Oslo, Norway, January 4, 2018 – In the case brought against the Norwegian Government by Greenpeace Norway, Nature and Youth and the Grandparents Climate Campaign for granting new oil licenses to drill in the Arctic, the Oslo District Court has reached a decision today.  
The Court found the Norwegian government not responsible for breaching the Constitution. However, the Court found that the right to a healthy environment is protected by the Constitution and the Government must uphold those rights. In reaction to the judgment, the head of Greenpeace Norway, Truls Gulowsen, said:
“While it’s good news that the judgment acknowledges the Environmental Article in the Norwegian Constitution, it’s very disappointing that it neglects Norway’s responsibility for damaging the planet’s climate.
“The demand for immediate action against climate change may not have been heard by the Norwegian government or courts, but every environment defender has heard the millions of people across the world who want Arctic protection. This decision should serve to shape the playbook which is being used everywhere by people taking their governments’ to court to protect their basic human right to a healthy environment.”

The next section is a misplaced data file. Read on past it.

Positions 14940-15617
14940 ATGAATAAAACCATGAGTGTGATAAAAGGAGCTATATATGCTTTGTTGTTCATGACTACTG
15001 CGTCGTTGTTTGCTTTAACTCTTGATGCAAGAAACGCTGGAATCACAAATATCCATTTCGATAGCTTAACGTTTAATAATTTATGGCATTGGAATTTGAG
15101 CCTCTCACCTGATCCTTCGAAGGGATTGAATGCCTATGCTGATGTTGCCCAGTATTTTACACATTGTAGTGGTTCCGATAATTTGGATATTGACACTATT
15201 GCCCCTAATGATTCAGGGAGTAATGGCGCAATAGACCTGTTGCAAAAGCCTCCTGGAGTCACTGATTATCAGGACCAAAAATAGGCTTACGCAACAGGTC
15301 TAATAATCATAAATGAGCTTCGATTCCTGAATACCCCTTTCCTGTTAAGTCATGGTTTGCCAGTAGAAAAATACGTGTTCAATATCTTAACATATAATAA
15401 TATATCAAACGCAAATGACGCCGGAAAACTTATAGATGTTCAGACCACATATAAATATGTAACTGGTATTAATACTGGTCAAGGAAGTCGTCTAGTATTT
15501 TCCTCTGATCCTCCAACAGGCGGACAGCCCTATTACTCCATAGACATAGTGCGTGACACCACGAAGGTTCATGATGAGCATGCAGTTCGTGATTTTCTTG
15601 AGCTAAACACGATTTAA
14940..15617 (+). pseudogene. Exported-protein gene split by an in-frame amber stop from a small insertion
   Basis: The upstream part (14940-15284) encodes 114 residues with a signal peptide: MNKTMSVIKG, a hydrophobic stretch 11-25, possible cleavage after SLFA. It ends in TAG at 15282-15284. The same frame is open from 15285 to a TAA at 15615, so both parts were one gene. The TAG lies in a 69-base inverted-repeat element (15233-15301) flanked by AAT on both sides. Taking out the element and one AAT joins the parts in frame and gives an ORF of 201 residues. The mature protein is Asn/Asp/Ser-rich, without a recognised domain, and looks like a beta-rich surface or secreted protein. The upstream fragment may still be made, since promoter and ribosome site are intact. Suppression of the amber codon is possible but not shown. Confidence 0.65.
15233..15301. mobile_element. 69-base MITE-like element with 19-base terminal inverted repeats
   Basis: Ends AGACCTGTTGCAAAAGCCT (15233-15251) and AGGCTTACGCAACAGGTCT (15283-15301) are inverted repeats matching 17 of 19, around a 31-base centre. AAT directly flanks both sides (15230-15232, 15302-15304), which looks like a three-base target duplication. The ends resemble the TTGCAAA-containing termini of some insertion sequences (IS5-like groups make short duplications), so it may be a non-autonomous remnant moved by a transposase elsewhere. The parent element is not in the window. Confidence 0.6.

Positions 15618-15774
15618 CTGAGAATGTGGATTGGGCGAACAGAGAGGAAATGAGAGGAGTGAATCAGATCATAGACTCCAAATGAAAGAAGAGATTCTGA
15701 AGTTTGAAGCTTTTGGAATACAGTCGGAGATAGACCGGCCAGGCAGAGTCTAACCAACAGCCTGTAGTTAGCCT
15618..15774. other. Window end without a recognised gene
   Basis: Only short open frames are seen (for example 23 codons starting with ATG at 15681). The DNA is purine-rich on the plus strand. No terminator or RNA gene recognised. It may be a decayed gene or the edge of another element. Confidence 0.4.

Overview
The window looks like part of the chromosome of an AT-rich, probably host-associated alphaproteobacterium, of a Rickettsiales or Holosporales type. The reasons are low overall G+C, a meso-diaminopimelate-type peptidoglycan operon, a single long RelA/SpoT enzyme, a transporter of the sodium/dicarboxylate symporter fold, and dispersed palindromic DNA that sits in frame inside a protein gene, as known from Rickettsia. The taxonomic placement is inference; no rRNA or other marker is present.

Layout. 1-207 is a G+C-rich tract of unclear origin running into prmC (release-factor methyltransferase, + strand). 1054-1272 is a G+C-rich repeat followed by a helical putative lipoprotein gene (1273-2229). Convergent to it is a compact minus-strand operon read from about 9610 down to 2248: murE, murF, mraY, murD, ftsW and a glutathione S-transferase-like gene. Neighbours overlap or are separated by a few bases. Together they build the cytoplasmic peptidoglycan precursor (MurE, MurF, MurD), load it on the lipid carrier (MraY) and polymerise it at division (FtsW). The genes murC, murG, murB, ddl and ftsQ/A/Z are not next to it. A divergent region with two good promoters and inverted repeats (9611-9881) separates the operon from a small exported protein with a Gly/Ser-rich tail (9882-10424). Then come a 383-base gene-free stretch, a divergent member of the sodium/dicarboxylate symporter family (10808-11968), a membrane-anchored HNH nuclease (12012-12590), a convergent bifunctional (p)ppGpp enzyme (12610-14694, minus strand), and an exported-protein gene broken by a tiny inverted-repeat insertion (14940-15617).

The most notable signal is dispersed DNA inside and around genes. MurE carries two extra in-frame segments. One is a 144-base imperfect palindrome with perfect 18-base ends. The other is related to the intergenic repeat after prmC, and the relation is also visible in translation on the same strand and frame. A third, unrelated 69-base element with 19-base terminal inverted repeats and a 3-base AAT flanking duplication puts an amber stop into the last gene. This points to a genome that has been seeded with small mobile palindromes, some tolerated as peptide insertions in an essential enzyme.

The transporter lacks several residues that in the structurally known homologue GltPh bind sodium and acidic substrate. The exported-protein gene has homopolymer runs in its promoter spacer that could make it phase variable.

Ingrid Skjoldvær, head of Nature and Youth, said:
“We have shown that the Norwegian Constitution gives future generations the right to a safe and healthy environment. We see this as an important step for stronger protection of the environment, that can serve as inspiration for youth all around the world.”
More than half a million people have submitted their names supporting the court case against Arctic oil drilling, and have asked the Norwegian government to withdraw the new oil licenses in the Arctic.
 More about the case can be read here.
 The judgement can be found here.
Media briefings and background on the climate lawsuit can be read here.
Photos and clip reel can be seen here.
Poul Bonke Justesen, press officer, Greenpeace Nordic. Mobile: +45 2629 4938
Truls Gulowsen, head of Greenpeace Norway. Mobile: +47 90107904